Elephants Almost Trample Camera But Photographer Gets Perfect Shot

Photographer sets up remote camera next to herd of elephants

A photographer risked it all leaving his camera in the path of a gigantic herd of elephants — with incredible results.

Wildlife photographer Yarin Klein decided to put his camera that was connected to a remote control right next a huge herd of elephants in Amboseli National Park in Kenya.

Klein laid his Nikon D850 camera and 14mm f/2.8 lens on the ground, knowing that it could have been trampled and destroyed by elephants at any time.

But thankfully, the big risk paid off when the photographer recovered the camera and saw the stunning close-up shots that it had taken.

yaris klein elephants risk camera

yaris klein elephants risk camera

Klein, who is based in Israel, took the high-risk shots two years ago. However, the video of the moment has been going viral on social media in the last month.

“Amboseli National Park in Kenya is known for its huge herds of elephants. That day I saw a huge herd walking on a dry lake,” Klein tells PetaPixel.

“I took a few shots of them from a great distance with my telephoto lens and then I decided that I wanted to get closer, really close.”

‘I Hoped The Elephant Would Not Destroy My Camera’

It was at that moment that Klein decided to swap his lens and instead place the camera near the herd of elephants in pursuit of the ultimate shot.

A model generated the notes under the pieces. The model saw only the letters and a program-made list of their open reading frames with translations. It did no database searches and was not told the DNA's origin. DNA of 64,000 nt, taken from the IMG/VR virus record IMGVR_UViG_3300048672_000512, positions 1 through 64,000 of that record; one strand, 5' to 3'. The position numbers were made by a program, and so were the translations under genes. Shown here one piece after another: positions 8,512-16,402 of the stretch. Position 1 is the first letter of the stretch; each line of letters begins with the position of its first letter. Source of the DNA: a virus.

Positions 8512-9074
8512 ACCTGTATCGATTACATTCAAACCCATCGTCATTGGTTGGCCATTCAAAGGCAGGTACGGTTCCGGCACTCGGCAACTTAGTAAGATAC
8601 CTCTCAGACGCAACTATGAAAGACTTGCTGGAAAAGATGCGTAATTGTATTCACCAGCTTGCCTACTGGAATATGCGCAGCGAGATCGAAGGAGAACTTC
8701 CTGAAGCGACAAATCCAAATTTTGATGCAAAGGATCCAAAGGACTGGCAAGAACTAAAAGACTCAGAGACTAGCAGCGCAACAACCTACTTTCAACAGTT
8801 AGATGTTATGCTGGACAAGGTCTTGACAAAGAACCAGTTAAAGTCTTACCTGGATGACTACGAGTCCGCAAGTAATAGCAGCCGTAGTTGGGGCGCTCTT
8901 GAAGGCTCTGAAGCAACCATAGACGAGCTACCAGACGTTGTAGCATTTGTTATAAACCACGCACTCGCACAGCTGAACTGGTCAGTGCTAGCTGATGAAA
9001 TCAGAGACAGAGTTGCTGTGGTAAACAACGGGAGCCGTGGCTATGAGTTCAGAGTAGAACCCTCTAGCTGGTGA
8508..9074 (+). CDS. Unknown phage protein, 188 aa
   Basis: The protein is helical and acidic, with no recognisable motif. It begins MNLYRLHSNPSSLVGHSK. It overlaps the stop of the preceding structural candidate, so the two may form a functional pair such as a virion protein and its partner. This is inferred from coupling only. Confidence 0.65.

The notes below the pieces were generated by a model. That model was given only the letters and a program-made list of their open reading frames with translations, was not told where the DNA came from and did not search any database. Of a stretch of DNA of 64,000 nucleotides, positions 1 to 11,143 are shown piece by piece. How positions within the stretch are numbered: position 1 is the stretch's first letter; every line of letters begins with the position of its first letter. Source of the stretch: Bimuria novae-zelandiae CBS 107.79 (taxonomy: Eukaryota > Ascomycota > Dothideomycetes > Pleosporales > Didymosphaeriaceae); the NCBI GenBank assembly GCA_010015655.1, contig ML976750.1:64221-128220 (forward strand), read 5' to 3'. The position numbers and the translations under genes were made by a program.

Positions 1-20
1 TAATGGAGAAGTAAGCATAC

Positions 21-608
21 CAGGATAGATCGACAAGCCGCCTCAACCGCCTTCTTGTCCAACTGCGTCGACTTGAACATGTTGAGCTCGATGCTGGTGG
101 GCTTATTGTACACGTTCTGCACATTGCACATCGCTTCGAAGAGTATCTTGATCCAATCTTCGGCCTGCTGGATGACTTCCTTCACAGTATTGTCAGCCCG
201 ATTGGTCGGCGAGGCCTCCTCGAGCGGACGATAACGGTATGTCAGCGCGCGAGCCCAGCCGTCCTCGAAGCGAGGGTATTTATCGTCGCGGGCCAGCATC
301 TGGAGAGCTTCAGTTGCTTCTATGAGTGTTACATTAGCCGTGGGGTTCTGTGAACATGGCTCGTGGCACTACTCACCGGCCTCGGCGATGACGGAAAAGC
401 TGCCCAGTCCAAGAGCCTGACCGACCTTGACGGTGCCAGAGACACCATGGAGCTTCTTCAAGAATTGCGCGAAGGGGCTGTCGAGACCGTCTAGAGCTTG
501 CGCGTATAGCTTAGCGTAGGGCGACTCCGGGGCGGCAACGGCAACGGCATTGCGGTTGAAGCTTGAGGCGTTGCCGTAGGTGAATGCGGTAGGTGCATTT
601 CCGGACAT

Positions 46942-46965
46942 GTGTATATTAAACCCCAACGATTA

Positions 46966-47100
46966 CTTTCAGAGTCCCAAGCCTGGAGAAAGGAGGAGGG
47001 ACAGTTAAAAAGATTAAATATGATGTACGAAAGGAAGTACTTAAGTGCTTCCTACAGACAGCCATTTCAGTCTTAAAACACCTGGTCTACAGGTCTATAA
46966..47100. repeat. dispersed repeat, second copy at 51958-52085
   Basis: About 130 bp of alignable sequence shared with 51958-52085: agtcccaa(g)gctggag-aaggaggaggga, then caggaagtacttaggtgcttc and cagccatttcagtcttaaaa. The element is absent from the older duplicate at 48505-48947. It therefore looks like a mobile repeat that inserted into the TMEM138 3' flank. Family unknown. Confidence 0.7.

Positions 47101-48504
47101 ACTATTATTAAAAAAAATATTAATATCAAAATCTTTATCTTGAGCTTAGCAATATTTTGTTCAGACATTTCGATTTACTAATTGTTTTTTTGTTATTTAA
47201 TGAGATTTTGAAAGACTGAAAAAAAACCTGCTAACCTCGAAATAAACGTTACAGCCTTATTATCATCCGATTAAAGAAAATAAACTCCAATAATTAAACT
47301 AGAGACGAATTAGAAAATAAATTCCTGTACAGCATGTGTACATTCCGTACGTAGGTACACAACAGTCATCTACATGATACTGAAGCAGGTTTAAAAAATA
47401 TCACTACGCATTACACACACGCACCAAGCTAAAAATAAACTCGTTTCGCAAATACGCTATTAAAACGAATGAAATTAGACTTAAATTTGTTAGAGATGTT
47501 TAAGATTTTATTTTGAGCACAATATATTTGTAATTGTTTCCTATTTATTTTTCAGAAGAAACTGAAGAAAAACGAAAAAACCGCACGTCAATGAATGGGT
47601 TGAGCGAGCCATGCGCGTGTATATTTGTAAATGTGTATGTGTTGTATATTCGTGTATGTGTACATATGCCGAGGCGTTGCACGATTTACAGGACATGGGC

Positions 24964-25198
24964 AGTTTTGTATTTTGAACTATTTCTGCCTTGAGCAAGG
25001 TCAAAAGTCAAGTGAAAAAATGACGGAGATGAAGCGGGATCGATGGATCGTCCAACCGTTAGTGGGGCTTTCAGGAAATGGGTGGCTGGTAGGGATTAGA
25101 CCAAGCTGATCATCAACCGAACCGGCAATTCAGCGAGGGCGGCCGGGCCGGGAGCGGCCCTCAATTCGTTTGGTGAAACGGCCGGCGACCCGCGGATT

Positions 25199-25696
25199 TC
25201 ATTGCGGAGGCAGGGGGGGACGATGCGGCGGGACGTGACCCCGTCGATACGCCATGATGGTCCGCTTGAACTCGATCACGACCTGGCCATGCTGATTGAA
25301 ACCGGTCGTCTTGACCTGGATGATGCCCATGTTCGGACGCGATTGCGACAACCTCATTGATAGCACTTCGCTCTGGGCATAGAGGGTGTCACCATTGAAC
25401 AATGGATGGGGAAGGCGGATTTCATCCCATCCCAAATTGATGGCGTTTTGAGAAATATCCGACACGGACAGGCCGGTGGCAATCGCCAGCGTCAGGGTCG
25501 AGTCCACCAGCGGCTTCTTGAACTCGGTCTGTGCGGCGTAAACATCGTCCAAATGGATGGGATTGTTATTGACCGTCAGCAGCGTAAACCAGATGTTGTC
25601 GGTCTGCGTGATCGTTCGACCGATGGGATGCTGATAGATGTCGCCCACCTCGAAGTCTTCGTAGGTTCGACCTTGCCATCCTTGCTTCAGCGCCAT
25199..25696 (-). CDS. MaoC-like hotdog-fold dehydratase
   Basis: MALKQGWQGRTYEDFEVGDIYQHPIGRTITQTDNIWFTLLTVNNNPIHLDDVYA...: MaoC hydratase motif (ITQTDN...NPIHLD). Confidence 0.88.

“I saw the elephants were walking in the same path so I decided to leave my telephoto lens in my bag and switch to a 14mm wide angle lens with a remote control,” Klein explains.

“I’ve asked my driver at Amboseli National Park to go further so I could place the camera on the ground and wait for the elephant to approach it.”

yaris klein elephants risk camera

It took several attempts before Klein got the perfect close-up shots of the herd of elephants. Throughout the process, the photographer was nervous about his camera being crushed by the massive animals but knew the opportunity was worth it.

“It took about seven times until I was satisfied with the angle and the final result,” Klein says.

“Of course, I hoped that the elephant would not step and crash the camera but it was a risk I am willing to take in these kinds of situations.

“I didn’t know what a treasure I had in my hands until I opened my computer and saw the photos later that week.”

More of Klein’s work can be seen on Instagram.


Image credits: All photos by Yarin Klein.